Horned Puffin - Fratercula corniculata
The horned puffin is a small, pigeon-sized bird with black uppersides and a white chest and undersides. It has a white face and cheeks with a small black "horn" above its eyes and a thin, dark line that runs from its eyes to the nape of its neck. It has a large, triangular orange bill with a red tip. It has bright orange legs and webbed feet with claws on the ends of them.
In the winter, the horned puffin's bill is smaller, its feathers are grayer, and its face is darker. Males and females look similar, but the male's bill is bigger and brighter than the female's bill and the male is a little larger. Because of its colorful bill, the horned puffin is sometimes called the sea parrot.
The horned puffin breeds from northern Alaska to British Columbia in Canada. It winters in the ocean off the coast from Alaska to Washington. Occasionally, stragglers make their way down as far south as southern California.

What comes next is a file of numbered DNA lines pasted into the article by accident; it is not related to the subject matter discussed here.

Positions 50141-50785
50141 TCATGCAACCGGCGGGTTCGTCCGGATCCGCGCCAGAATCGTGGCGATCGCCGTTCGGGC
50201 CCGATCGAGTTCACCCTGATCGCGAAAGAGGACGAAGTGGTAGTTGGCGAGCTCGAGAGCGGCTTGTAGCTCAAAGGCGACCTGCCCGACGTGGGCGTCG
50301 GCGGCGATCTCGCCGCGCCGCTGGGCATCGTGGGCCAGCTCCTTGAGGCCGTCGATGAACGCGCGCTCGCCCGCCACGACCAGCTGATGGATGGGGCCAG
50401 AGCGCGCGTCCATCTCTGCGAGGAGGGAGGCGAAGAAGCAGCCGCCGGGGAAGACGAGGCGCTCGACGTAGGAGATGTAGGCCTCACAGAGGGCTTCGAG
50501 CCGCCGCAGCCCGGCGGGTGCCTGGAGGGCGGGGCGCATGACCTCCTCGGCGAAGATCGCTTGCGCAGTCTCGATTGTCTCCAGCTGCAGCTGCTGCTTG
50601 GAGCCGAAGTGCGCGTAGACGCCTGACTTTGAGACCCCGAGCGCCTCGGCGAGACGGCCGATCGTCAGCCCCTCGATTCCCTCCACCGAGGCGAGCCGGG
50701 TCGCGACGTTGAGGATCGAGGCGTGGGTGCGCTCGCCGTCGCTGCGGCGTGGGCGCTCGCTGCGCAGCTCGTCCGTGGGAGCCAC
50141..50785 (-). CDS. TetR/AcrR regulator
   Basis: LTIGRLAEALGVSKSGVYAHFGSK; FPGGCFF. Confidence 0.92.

The horned puffin uses its large bill to catch fish and marine invertebrates. It can dive up to depths of 80 feet to catch its prey. The horned puffin can carry more than one fish in its mouth at a time.
In the summer, puffins come in from the open ocean to mate. Puffins form pairs that mate for life. A pair usually builds a nest in a crevice in a cliff or in a hole between boulders. The female lays only one egg a year.
Both parents incubate the egg. They place the egg under a wing and then lean their body against the egg. The egg hatches in about 40 days and both parents feed and protect the chick. When the chick fledges in 40 days, the parents leave the chick and return to the open ocean. The chick then goes out to the open ocean waters and remains there for at least two years. Puffins breed in large colonies with the tufted puffin.
The puffin can fly, but it is a better swimmer. In order to get airborne, the puffin must run on the surface of the water for a long distance. The horned puffin also dives off cliffs to take flight.